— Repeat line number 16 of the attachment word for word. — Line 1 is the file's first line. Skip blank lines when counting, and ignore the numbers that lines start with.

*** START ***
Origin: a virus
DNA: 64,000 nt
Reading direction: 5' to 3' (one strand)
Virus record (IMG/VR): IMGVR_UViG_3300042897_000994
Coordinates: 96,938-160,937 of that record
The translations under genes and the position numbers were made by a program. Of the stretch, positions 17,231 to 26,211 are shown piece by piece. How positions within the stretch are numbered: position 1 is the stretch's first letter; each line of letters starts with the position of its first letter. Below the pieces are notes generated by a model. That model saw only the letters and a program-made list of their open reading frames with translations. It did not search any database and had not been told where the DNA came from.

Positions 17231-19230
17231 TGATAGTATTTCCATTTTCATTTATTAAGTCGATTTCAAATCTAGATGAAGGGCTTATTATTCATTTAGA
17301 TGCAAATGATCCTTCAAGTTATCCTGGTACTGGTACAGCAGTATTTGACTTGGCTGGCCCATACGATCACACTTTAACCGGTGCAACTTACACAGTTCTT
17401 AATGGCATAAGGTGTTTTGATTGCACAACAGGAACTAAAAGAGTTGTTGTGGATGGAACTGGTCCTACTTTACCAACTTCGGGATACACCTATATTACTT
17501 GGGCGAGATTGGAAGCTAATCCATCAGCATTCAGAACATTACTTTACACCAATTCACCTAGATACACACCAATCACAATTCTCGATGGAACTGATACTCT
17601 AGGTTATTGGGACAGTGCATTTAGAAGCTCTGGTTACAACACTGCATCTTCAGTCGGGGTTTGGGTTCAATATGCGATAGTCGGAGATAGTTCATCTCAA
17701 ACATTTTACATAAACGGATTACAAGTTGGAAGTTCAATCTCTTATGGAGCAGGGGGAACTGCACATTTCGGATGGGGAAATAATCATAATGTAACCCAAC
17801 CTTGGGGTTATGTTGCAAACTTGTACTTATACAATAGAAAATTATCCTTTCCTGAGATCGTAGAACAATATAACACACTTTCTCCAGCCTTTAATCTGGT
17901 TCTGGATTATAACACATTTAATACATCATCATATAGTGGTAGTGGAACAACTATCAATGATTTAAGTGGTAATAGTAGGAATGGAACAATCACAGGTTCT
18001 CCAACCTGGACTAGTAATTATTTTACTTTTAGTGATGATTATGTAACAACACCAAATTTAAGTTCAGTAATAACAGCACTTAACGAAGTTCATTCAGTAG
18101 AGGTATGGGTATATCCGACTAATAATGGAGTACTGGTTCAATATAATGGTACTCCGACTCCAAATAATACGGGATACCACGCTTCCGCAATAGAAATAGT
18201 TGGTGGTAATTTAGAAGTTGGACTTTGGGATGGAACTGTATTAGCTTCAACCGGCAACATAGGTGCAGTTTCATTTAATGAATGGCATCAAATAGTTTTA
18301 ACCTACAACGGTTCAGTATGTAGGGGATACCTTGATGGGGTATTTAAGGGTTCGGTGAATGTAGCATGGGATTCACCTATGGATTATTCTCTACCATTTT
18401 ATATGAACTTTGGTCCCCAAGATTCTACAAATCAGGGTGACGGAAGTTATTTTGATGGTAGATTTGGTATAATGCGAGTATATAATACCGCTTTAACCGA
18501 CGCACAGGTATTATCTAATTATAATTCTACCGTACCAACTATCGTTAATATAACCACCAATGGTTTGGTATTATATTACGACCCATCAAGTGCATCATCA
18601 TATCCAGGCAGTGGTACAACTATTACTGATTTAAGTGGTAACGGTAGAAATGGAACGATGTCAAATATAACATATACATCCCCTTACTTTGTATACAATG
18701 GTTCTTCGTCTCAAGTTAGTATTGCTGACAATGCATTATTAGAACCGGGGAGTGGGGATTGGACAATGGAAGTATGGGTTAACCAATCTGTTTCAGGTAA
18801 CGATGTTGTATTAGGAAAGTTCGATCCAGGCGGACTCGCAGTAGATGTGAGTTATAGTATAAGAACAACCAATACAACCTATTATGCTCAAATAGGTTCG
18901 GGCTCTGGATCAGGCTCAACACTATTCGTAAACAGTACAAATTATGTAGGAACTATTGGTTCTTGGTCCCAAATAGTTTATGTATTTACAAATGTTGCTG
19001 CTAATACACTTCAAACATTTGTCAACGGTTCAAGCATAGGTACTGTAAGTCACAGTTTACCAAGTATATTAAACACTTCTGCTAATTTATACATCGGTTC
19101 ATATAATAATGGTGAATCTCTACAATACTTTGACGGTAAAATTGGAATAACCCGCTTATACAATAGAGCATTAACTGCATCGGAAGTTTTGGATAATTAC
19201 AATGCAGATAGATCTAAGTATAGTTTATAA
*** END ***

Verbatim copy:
18001 CCAACCTGGACTAGTAATTATTTTACTTTTAGTGATGATTATGTAACAACACCAAATTTAAGTTCAGTAATAACAGCACTTAACGAAGTTCATTCAGTAG